Equal parts vision and zeal, Issam Kazim is Dubai’s C-level tourism ambassador, overseeing the PR, marketing and strategy of the world’s most meticulously branded destination. The Emirati executive has helmed the Department of Tourism and Commerce Marketing (DTCM) since 2014, during which time visitor numbers have soared like the city’s very own skyline, but with increasingly ambitious goals to draw even greater throngs, and a fierce schedule to fulfil the vision surrounding Expo 2020, his plate has never been so full. We met at the sidelines of the recent Arabian Travel Market to find out more.
From IMG Worlds of Adventure to Legoland Dubai and so much more, Dubai has evolved and developed an experiential family offering beyond the so-called “traditional luxury”. Are you confident it can excel with both?
We want to make sure people spend a longer time in Dubai, therefore it has to be convenient and comfortable with service levels of the highest standard. We’re creating an incentive plan to encourage people to invest in the three- and four-star sector, while not dropping the service levels, as people come with an expectation of such high standards.
What plans are in place to help bolster service levels across the emirate?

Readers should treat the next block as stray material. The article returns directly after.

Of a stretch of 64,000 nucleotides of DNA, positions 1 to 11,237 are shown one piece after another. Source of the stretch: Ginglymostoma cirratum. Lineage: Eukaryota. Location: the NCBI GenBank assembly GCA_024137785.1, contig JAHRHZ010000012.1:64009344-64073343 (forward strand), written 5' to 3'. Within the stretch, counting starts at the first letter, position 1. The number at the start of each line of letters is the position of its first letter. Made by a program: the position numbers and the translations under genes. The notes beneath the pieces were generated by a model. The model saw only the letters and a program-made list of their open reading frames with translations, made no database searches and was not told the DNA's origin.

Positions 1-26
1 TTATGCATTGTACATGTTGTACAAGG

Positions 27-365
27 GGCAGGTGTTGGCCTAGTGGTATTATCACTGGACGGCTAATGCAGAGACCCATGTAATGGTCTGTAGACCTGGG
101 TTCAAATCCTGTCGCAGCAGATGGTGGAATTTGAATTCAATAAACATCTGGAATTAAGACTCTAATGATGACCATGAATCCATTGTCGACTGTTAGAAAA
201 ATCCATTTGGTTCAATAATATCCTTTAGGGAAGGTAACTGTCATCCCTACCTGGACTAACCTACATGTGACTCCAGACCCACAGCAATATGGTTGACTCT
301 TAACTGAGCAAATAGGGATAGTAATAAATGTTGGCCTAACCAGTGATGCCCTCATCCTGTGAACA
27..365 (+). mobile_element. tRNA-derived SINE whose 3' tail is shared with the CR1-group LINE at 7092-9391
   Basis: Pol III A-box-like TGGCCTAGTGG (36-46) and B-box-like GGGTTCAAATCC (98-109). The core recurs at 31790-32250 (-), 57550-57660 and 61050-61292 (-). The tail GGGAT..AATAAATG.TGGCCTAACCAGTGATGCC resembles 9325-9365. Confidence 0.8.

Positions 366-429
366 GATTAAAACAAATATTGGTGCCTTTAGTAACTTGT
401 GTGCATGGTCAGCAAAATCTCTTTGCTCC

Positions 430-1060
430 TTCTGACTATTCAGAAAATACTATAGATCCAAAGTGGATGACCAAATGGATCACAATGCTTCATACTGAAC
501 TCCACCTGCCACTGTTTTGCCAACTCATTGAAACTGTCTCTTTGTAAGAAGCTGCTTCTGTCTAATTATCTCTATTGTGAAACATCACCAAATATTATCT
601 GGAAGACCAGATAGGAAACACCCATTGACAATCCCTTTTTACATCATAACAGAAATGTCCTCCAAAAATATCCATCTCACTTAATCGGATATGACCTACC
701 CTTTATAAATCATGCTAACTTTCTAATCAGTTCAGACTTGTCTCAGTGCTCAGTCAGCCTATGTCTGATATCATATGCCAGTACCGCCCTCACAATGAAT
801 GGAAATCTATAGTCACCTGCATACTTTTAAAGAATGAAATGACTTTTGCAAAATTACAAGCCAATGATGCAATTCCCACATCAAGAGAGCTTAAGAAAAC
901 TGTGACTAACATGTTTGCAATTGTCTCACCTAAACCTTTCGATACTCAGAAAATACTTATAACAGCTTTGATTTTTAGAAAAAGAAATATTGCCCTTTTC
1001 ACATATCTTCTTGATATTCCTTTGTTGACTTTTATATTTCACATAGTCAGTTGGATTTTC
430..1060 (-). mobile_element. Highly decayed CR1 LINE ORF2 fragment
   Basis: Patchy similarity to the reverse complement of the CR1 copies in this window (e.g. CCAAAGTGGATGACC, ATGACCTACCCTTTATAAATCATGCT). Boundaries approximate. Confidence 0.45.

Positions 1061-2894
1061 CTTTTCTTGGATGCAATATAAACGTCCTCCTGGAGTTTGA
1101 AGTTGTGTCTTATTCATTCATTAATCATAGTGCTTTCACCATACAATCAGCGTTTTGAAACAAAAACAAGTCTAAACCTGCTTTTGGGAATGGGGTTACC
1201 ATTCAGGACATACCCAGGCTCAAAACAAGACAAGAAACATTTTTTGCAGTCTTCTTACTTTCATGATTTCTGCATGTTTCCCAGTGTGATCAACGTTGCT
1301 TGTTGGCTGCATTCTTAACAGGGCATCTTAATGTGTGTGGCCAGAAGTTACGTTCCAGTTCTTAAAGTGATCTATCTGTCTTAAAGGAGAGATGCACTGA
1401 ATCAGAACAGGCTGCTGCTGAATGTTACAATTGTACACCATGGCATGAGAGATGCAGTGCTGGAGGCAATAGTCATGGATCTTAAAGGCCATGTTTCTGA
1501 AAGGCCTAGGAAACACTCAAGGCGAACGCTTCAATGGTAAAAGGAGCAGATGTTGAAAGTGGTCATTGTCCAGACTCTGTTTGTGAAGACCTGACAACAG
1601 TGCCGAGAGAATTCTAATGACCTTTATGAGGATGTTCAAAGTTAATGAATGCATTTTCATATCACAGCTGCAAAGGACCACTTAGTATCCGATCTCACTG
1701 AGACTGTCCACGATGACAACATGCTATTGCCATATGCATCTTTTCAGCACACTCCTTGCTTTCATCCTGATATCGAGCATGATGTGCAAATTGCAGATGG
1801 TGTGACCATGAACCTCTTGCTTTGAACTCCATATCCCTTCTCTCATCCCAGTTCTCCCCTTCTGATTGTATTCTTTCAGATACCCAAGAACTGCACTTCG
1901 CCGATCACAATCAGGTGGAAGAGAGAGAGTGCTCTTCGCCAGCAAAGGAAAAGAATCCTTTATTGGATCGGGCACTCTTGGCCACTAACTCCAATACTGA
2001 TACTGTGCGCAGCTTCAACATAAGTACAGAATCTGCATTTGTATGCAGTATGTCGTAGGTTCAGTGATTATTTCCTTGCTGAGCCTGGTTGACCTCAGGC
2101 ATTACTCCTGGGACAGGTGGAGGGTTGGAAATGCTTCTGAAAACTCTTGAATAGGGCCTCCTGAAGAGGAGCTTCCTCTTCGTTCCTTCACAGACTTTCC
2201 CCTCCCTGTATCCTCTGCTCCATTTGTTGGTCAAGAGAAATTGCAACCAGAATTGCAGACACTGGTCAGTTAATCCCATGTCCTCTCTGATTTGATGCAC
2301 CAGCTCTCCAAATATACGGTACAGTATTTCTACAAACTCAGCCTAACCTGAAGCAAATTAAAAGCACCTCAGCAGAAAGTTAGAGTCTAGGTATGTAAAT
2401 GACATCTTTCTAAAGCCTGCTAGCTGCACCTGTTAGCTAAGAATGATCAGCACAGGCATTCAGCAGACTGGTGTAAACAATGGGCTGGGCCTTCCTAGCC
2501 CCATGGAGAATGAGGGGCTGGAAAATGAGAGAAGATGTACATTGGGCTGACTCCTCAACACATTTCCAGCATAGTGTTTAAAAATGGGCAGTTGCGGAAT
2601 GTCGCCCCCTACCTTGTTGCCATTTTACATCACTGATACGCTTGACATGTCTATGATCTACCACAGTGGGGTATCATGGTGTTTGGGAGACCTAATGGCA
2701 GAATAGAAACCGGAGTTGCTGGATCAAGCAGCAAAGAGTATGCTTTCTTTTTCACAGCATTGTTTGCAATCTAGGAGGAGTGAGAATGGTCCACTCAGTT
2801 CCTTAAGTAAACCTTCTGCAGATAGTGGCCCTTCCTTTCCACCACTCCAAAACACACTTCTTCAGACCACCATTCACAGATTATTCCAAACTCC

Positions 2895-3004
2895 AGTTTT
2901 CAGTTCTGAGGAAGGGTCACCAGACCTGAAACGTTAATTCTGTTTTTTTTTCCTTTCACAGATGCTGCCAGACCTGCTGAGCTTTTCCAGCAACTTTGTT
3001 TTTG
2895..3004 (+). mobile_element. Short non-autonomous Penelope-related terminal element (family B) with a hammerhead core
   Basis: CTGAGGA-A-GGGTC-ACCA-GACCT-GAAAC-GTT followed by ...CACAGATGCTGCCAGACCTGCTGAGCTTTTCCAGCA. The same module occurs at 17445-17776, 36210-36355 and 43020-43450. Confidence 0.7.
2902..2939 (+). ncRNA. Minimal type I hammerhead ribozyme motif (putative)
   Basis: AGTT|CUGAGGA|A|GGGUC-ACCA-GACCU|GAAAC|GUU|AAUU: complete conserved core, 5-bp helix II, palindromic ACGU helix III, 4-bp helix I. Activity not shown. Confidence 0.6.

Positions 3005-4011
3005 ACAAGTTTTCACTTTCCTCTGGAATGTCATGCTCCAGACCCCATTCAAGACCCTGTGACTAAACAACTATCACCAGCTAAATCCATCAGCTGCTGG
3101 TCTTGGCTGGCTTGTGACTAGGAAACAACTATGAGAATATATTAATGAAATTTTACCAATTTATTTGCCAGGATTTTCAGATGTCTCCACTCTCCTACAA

We piloted a project to train a number of taxi drivers to greet visitors and share information in specific ways, leaving nothing to chance. Then we decided to create a programme called “The Dubai Way”, elevating the experiences you get with any five-star hotel with an added difference, bringing local, cultural experiences into the mix. We also announced we will develop part of the rocky mountain area of Dubai called Hatta, which has been very popular with residents but less so with tourists.
You’ll obviously seek to preserve the natural beauty of Hatta, so what else will change there for visitors?
As well as tours guided by the indigenous residents, we’ll be creating new camping sites and expanding the mountain-biking tracks. We have trekking tracks there, and canoeing where the dam is. The idea is to draw attention to the lesser-known areas; we talk about these areas like the old souks but there’s a depth of knowledge that people aren’t aware of when it comes to them. There are also new developments in and around the older parts of Dubai that will extend the experience, with more of a modern offering so that they won’t impact the traditional offerings that exist already.
There’s certainly a constant evolution, and we can expect to see greater numbers of cruise visitors – a projected doubling of numbers by 2020. What can cruise guests expect?
This is something we’ll be building up strongly. A cruise experience itself can be unbelievable but it needs to be matched with a destination offering that can match what’s on-board. That’s become a main focus for us, ensuring that visitors to Dubai have a variety of options. People have such a range of interests, and we’ve recently launched Dubai Parks and Resorts and IMG, both destinations within a destination. So when cruise guests come to Dubai, whatever the group size, there’s an increasing number of options around the city.